Filed Under: competition, innovation, jack dorsey, mandated transparency, mark zuckerberg, section 230, transparency, transparency report
Companies: facebook, twitter


Reader Comments

Subscribe: RSS

View by: Time | Thread


  • This comment has been flagged by the community. Click here to show it
    icon
    Koby (profile), 29 Oct 2020 @ 10:28am

    Path to Litigation

    One of the things that big tech companies enjoy the most about section 230 protection is that it offers a mechanism to avoid court cases while still engaging in bias. With mandated transparency reports, it risks catching the big tech companies in their lies, potentially opening a new avenue to litigation.

    Tech companies with a Neutral Point of View will likely have clear policies, and will be incentivized to only censor for clear cut cases. But because a lot of bias is now entrenched in the current batch of social media monopolies, they're starting to sweat at the prospect of accountability.

    And I think the upper management is okay with this. If the SJW employees engage in bias and censor accounts for bogus reasons, the management will have good cause to fire them when court cases are on the line.

    reply to this | link to this | view in chronology ]

    • identicon
      Anonymous Coward, 29 Oct 2020 @ 10:36am

      Re: Path to Litigation

      If companies are not allowed to be biased, why is Fox news nor under the same level of attack?

      Are you one of these those people where bias is only acceptable if its a bias you agree with?

      reply to this | link to this | view in chronology ]

      • identicon
        Anonymous Coward, 6 Nov 2020 @ 8:58pm

        Re: Re: Path to Litigation

        Fox is allowed to be biased, but it is also liable for what its bias leads it to say (or anything else it says).

        I'd prefer if it wasn't allowed to be biased either, but that's a more difficult problem.

        reply to this | link to this | view in chronology ]

    • icon
      Mike Masnick (profile), 29 Oct 2020 @ 10:40am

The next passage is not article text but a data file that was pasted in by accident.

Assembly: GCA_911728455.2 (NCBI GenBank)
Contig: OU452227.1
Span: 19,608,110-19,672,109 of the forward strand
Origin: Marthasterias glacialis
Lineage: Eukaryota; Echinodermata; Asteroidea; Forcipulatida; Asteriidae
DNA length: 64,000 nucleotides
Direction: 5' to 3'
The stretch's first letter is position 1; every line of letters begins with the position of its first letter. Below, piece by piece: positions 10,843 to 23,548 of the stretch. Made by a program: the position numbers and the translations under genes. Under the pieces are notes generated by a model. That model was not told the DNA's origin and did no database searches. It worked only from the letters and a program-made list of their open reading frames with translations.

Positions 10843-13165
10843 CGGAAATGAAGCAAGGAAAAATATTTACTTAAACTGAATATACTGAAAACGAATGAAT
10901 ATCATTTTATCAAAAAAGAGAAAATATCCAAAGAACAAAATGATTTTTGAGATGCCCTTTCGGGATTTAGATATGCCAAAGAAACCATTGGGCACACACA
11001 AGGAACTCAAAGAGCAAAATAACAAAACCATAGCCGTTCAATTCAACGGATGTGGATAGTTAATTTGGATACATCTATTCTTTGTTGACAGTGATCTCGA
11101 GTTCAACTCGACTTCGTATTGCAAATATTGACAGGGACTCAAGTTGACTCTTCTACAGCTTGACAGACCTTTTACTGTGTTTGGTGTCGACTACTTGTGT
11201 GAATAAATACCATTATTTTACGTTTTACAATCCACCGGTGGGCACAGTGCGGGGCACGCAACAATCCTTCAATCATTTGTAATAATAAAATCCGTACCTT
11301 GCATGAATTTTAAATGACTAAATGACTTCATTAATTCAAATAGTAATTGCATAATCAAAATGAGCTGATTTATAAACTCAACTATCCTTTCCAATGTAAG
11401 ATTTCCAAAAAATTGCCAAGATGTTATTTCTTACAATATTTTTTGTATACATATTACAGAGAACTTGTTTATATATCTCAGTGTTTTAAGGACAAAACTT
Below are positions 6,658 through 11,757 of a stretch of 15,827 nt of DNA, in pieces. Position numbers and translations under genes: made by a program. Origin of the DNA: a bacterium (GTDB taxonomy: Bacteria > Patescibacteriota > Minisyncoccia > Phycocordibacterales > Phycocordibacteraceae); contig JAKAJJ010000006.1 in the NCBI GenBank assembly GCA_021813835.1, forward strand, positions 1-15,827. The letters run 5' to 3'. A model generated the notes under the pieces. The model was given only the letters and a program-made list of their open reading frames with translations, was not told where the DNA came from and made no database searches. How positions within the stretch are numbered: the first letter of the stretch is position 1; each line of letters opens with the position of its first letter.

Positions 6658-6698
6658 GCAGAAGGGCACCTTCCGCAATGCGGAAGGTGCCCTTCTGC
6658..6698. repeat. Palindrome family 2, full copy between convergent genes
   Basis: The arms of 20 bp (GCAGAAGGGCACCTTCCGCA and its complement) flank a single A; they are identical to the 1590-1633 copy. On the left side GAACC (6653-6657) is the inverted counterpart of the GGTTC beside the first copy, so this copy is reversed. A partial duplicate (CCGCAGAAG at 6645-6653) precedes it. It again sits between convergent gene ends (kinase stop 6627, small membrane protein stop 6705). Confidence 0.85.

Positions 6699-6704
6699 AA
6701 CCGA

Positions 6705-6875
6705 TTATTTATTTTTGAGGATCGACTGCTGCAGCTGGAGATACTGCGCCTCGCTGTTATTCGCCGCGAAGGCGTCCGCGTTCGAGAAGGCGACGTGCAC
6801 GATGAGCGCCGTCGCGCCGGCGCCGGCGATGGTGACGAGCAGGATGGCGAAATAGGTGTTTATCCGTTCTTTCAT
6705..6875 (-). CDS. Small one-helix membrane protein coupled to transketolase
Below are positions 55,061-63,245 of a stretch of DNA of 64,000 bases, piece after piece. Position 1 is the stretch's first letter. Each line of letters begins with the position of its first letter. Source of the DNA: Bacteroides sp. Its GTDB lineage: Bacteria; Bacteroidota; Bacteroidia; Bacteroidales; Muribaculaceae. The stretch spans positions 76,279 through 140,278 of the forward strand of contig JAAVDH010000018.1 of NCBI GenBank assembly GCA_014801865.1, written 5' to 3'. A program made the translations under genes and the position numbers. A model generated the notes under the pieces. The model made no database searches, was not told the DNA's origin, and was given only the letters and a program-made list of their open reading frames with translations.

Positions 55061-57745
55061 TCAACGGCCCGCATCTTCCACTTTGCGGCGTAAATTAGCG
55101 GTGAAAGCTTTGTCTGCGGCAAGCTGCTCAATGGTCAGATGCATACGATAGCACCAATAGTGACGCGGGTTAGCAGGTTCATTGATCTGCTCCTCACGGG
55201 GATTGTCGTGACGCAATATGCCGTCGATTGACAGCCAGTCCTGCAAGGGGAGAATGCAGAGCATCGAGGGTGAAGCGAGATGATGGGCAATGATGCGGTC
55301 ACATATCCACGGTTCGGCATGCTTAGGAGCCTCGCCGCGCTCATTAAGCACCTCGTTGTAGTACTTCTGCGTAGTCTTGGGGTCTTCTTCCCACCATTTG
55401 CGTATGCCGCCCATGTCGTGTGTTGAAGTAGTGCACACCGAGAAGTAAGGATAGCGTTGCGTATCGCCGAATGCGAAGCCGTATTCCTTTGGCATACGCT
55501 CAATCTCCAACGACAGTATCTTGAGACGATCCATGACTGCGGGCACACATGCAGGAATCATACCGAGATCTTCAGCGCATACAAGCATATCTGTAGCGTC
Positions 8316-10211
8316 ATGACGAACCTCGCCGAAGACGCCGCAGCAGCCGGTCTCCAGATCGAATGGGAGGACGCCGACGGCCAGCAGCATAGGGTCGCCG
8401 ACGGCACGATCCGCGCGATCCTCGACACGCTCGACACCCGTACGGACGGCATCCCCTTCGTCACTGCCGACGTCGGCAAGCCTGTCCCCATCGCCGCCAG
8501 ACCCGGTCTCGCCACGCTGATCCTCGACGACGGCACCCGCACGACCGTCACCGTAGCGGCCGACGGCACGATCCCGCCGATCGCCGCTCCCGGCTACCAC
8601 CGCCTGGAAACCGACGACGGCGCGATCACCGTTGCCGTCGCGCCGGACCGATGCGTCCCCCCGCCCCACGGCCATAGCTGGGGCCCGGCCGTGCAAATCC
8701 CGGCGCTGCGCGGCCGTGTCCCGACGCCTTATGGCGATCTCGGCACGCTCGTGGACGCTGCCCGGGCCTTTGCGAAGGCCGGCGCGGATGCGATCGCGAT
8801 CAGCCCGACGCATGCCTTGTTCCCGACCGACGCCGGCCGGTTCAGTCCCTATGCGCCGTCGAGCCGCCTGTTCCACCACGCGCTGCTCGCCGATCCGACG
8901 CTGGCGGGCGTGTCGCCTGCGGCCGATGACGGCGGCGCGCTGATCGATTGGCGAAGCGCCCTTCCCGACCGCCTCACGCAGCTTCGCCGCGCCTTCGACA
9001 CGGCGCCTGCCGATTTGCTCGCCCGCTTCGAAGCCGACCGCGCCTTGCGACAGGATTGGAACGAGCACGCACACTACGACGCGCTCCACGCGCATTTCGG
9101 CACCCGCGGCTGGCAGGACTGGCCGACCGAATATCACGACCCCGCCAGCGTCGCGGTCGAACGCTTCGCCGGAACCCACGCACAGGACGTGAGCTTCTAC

Re: Path to Litigation

      With mandated transparency reports, it risks catching the big tech companies in their lies, potentially opening a new avenue to litigation.

      What?!?

      Koby, you're just wrong.

      reply to this | link to this | view in chronology ]

      • icon
        VTEX (profile), 29 Oct 2020 @ 10:47am

        Re: Re: Path to Litigation

        I honestly don't get it. If you don't like how a website moderates, you are free to use another. If enough people don't like it, a new competitor will eventually fill that void. Unlike the limited options for ISPs, people are not forced to use Facebook and Twitter. They can certainly go the way of Digg, Myspace, or Slashdot.

        reply to this | link to this | view in chronology ]

        • icon
          Stephen T. Stone (profile), 29 Oct 2020 @ 11:20am

          Or Reddit, or Voat, or Gab, or Parler, or any given Mastodon instance, or 4chan (and its numerous imageboard brethren), or the Something Awful forums, or ResetEra, or Discord, or Telegram, or…well, basically any other interactive web service that has any kind of “socializing” functionality.

          reply to this | link to this | view in chronology ]

    • identicon
      Anonymous Coward, 29 Oct 2020 @ 10:42am

      Re: Path to Litigation

      while still engaging in bias.

      Considering it has been shown to you over and over and over and over again, that there is no inherent bias against conservatives, why are you still here trying to state that as fact?

      And if there was bias, who fucking cares, go use somebody else's platform that isn't biased. I've heard parlor is good for that.